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ADOPTION FAQ’S ANSWERED
I’ve been thinking quite a bit about some adoption FAQ’s I’d like to answer. Some of these questions I’ve had people ask me and because I’m pretty much a Moses when it comes to speaking I probably mumbled some incoherent answer and came up with a better answer later and have been kicking myself ever since, and some of them are questions I’ve read online or even wondered myself prior to the whole process and now feel like I’m finally able to answer to some extent. We are only about a year and a half into the post-adoption process and I don’t even try to pretend I’ve got it all figured out, but I value honesty and hearing people’s stories so I thought this post might be beneficial to some out there. If it helps one person it’s worth it to me.
Let’s dive in . . .
HOW DID YOU KNOW YOU WERE SUPPOSED TO ADOPT?
Personally, adoption has always been on my heart. I know I’ve shared it in a post before but I remember praying when I was a teenager and telling God that I was okay with never having biological children because I knew I wanted to adopt.
That being said, I don’t think I believe that one has to be “called to adopt”, I think it’s right there in the scriptures that we are supposed to care for the orphan (James 1:27, Isaiah 1:17, Psalm 82:3), I see that as God already calling each and every one of us to adopt. I think instead of waiting to feel “called” to it we should pursue it as Plan A until we know God is telling us not to. Francis Chan says it much more eloquently than I ever could in You & Me Forever (a book that I believe every Christian needs to read):
“So many won’t do anything unless they hear a voice from heaven telling them precisely what to do. Why not default to action until you hear a voice from heaven telling you to wait? For example: Why not assume you should adopt kids unless you hear a voice telling you not to? Wouldn’t that seem more biblical since God told us that true religion is to care for the widows and orphans?”
HOW DID YOU CHOOSE THE COUNTRY (OR EVEN INTERNATIONAL ADOPTION AS OPPOSED TO DOMESTIC)?
Once again, I always knew I wanted to adopt from Africa. I think I had a connection because I have an uncle who is from an African country (sidenote: Africa is not a country), I was also always drawn to the World Vision episodes where they were in some African village, for us it was just going to be Africa. There are orphans all over, for the most part the country doesn’t matter, but what you will find is your country or province/state will have restrictions as to which countries you can all adopt from, and in addition the countries that are open to adoption will have their own sets of requirements (age, weight, family size, medical conditions, etc) that you will have to meet. In a nutshell that’s how we ended up adoption from South Africa (which is a country). What actually introduced us to the South Africa program specifically was a new friend I met who was in the process of adopting from South Africa, everything she told me about the adoption program was exactly what we were looking for, so if you are looking to adopt, make friends with others who are or have, they can usually share some good info. (sidenote: that friend is actually in South Africa adopting her second, whoop!)
WERE YOU WORRIED YOU WOULDN’T LOVE OR HAVE A CONNECTION WITH YOUR ADOPTED CHILD? IN ADDITION, WERE YOU AFRAID YOU WOULDN’T LOVE YOUR ADOPTED CHILD AS MUCH AS YOUR BIOLOGICAL CHILD?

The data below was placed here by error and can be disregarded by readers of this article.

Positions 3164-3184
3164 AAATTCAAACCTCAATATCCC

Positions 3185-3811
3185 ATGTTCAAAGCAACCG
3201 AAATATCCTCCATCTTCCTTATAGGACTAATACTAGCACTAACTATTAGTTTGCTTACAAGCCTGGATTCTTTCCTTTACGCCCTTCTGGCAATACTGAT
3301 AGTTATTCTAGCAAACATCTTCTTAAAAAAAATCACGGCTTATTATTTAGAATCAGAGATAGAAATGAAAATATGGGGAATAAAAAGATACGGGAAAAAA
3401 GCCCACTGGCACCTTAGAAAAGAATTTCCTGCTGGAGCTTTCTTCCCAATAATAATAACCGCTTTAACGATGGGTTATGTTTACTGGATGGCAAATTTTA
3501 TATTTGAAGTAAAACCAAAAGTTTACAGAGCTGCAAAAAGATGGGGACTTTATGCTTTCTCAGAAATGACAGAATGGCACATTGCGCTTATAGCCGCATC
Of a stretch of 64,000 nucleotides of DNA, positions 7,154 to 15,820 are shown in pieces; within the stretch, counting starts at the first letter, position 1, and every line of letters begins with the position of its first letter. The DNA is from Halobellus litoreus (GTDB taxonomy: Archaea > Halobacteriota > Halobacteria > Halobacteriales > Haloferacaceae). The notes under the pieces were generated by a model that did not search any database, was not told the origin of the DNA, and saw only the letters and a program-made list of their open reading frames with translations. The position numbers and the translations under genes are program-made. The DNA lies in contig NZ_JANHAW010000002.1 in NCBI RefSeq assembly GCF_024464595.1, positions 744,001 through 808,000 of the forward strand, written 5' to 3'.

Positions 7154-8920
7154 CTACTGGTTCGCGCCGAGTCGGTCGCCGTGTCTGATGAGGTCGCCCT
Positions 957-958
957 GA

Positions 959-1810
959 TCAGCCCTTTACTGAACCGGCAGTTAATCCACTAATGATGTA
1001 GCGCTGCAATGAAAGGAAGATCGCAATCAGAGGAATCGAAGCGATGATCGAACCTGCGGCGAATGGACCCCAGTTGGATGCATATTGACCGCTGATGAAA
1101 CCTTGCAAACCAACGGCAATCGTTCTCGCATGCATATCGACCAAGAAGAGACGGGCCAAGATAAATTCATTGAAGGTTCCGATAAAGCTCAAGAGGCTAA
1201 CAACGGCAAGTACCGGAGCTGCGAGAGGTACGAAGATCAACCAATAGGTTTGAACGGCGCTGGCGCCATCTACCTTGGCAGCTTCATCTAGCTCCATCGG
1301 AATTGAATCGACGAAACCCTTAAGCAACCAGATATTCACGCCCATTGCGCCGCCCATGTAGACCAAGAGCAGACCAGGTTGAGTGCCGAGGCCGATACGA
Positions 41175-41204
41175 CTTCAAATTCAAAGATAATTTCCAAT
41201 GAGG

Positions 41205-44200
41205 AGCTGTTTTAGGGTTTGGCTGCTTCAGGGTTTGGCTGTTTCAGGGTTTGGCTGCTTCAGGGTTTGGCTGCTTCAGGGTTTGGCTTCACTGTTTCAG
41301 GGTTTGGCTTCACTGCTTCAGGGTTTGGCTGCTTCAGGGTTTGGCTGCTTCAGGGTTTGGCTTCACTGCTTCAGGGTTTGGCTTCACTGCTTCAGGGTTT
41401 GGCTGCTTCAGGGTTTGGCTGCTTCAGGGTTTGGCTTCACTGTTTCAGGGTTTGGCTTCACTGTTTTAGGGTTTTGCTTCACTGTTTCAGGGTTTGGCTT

Hmm, yes and no. I was actually a lot more worried about this when I was pregnant with Raeca than I was when we adopted Ephraim. I’m not a big baby loving person, I was afraid they would hand me my newborn and I wouldn’t feel the love, but when I they did hand me her I was smitten. And I feel the same way about Ephraim, sometimes I forget this hilarious little boy hasn’t been in our family forever.
HOW DO YOU PLAN ON TELLING HIM HE’S ADOPTED?
Um, well, it’s kind of hard to hide. But no, seriously, he knows his skin is a different color than ours, and it’s something to be celebrated. He knows in words that he was born in South Africa but he doesn’t really understand what that means yet. Adoption is a very open and talked about subject and the vocabulary is one he is and will grow up hearing. As he gets older and asks more questions we’ll tell him more of his story.
WHAT WILL YOU DO IF HE WANTS TO SEARCH FOR HIS BIRTH PARENTS?
Completely support him. I’m a super nosy person who wants to know everyone’s story and I can’t imagine going through life with the kinds of questions he will. I think my awareness of that will make things easier, I know some people who take it personally when their children want to search for their birth parents, as though it’s a slap in the face, but I feel like I totally understand the need to have some questions answered.
WILL YOU ADOPT AGAIN?
This is a question I get asked a fair bit. The answer . . . I have no idea. We will just have to see what God has in store. His plans are so much better than mine anyway.
Do you have any questions about adoption that I didn’t answer? Feel free to leave me a comment or send me a message!
love this! pinning for reference 🙂
I haven’t even finished this post yet, but I read the answer to the first question and had to comment. I love, love, love that perspective. C & I have actually been talking about adopting–just off and on at random times–and I’ve wondered the same thing: Is this really something we should do, since I don’t feel a particularly strong calling to do it? I read that Q and it just clicked. Thanks for sharing that quote and your thoughts. 🙂
Ahh, I’m glad that question resonated with you, Kenzie!